Last month, New Mexico Watchdog reported that the fake audit appeared to be made at least partially by using the 2010 fiscal year audit and simply whiting out the second zero in “2010″ and replacing it with a “1.” Wednesday’s news release seems to confirm that, saying, “Campbell stated he obtained the audit reports from the fiscal year 2010 audit and ‘copied and pasted’ the letterhead and signatures onto a printed copy of the PDF file. Campbell stated he then copied the entire report and scanned it into a PDF file in order to disseminate copies of the financial statements and forged reports to external and internal recipients.”
Campbell talked to KOB-TV last month and admitted he “put those papers together” and that criticism of him “probably is fair because it was under my supervision to get the audit done and completed,” but maintained he was only putting together a draft, not a forgery.
The whole mess has put large bonding projects on hold across the state (including a $27.2 million housing development plan in Albuquerque), although the NMFA does have some $37 million in reserve for smaller projects.
Roundhouse legislator Luciano “Lucky” Varela (D-Santa Fe) told Capitol Report New Mexico that he hopes “ultimately we can get over this so we can continue to finance these projects … So we need to resolve this thing as soon as possible.”
State Auditor Hector Balderas appeared before the board Wednesday, praising how well the NMFA staff is working with his associates and saying his office’s special audit “is moving very quickly” towards getting an accurate and correct reading of finances so the NMFA’s new audit can get back into compliance with state regulations.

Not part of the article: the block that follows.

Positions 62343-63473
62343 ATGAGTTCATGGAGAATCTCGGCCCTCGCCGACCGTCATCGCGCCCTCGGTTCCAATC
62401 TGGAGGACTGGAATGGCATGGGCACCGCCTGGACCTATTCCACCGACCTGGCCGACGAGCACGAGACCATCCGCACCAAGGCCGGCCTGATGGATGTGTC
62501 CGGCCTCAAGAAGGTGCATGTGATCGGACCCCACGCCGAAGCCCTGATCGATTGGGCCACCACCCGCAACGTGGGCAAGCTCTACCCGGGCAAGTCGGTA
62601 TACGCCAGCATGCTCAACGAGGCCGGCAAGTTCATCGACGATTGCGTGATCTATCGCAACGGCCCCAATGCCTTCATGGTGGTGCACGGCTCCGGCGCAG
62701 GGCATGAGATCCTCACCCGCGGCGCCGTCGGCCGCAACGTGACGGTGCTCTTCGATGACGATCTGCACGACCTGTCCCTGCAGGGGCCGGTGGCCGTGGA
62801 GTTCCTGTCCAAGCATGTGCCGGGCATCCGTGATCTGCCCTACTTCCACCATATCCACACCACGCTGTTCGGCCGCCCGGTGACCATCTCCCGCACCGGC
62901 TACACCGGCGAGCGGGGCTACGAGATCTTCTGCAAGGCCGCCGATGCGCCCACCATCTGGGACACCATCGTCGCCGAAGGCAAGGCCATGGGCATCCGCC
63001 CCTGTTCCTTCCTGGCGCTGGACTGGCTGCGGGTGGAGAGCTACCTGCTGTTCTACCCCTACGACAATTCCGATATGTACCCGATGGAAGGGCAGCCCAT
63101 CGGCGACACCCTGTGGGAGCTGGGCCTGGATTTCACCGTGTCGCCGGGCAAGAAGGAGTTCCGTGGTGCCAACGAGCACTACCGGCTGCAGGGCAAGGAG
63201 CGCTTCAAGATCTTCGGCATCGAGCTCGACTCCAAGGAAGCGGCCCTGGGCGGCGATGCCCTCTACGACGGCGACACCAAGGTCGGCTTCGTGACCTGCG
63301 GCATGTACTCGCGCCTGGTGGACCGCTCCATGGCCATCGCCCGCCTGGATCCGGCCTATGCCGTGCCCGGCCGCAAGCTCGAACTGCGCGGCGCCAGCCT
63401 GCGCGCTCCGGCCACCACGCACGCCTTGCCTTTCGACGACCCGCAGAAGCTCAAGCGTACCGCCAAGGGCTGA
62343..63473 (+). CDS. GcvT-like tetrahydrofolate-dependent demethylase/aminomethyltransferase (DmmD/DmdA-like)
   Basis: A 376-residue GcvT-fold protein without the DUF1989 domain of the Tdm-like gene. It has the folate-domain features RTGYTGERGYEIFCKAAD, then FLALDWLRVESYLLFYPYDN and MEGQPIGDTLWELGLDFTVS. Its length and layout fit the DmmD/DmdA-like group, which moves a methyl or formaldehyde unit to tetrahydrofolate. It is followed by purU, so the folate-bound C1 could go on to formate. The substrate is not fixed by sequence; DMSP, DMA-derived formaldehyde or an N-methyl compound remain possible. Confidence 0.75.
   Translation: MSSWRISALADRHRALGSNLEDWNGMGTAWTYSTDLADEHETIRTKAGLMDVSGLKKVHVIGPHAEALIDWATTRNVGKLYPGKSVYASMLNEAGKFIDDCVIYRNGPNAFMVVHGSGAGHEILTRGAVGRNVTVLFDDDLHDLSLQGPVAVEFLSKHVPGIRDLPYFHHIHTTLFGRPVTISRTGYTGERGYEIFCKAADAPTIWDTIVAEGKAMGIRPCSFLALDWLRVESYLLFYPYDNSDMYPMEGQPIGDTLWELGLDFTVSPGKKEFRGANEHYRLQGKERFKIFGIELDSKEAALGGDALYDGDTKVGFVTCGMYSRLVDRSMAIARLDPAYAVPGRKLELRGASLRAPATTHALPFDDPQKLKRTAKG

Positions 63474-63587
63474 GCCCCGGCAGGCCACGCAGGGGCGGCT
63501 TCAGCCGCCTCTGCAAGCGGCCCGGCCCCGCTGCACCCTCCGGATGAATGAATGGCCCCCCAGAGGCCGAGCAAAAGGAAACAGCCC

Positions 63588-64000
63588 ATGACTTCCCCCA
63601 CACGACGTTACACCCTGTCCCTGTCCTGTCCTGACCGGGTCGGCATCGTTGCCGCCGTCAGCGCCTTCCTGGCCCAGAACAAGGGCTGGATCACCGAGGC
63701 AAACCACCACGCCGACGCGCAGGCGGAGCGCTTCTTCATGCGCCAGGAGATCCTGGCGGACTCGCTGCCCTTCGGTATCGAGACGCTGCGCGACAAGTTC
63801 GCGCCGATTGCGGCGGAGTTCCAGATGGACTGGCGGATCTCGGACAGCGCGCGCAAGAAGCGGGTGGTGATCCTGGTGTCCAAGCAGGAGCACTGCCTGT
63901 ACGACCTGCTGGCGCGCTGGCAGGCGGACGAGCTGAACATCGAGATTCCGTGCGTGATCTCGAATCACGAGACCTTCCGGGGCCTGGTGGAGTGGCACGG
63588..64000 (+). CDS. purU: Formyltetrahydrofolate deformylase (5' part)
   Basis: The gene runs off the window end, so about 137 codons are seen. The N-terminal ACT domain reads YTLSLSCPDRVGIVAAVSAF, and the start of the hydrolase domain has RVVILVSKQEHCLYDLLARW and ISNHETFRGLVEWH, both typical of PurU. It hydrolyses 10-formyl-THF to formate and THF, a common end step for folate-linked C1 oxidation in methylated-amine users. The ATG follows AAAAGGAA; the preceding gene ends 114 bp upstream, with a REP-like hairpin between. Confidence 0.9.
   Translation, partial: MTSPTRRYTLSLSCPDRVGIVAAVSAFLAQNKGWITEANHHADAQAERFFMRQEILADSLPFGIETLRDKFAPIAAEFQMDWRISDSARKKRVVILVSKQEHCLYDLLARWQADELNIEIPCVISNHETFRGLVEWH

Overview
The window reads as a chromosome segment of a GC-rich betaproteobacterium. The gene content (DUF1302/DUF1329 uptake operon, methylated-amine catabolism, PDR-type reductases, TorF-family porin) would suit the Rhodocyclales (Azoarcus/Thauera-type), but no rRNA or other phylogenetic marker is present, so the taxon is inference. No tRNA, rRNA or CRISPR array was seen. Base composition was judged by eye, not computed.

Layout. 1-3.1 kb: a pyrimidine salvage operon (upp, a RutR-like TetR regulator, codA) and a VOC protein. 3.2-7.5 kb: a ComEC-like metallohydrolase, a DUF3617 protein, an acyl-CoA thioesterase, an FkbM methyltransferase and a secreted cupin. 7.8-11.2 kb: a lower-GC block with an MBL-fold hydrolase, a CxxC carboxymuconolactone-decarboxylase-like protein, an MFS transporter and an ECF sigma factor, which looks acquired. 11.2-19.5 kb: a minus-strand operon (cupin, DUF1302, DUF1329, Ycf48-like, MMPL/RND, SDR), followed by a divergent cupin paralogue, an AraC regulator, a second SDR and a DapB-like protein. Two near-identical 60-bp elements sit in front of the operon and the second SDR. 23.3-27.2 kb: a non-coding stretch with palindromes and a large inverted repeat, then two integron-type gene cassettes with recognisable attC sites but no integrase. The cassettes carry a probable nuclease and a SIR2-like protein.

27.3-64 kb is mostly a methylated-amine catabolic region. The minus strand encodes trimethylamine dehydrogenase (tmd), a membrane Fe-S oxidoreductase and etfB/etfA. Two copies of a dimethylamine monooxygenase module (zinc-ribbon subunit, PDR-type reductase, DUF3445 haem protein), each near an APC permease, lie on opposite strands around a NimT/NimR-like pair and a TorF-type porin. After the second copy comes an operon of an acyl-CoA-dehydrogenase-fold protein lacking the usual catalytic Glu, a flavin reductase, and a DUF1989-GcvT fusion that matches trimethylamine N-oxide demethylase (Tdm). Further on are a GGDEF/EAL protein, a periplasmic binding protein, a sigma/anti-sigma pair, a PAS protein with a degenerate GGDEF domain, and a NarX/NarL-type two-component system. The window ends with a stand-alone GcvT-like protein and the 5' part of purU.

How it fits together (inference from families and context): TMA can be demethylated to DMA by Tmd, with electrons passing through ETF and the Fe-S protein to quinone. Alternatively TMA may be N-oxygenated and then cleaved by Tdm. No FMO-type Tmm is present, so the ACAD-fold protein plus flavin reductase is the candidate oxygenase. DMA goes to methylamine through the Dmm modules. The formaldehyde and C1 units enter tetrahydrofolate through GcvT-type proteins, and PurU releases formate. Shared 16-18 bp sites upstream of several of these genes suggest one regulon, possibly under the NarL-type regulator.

Baldeas also announced that the accounting firm of PricewaterhouseCoopers has been retained to conduct an assessment of the NMFA and told the board members he hopes to “have a rather meaty report” for the board before October.
Here’s what Superintendent Dennis of the Regulations and Licensing Department told reporters Wednesday morning:
You can read the news release put out by the Securities Division by clicking here.
We’ll post updates on this story throughout the day.
Posted under Capitol Report.
Tags: Capitol Report New Mexico, Daniel Tanaka, Greg Campbell, Hector Balderas, J Dee Dennis, John Bemis, John T Duff, KOB-TV, Luciano "Lucky" Varela, Nann Winter, New Mexico Energy Minerals and Natural Resources, New Mexico Finance Authority, New Mexico Watchdog, NMFA, PricewaterhouseCoopers, Rick May, Security Division, State Auditor's Office, State Regulation and Licensing Department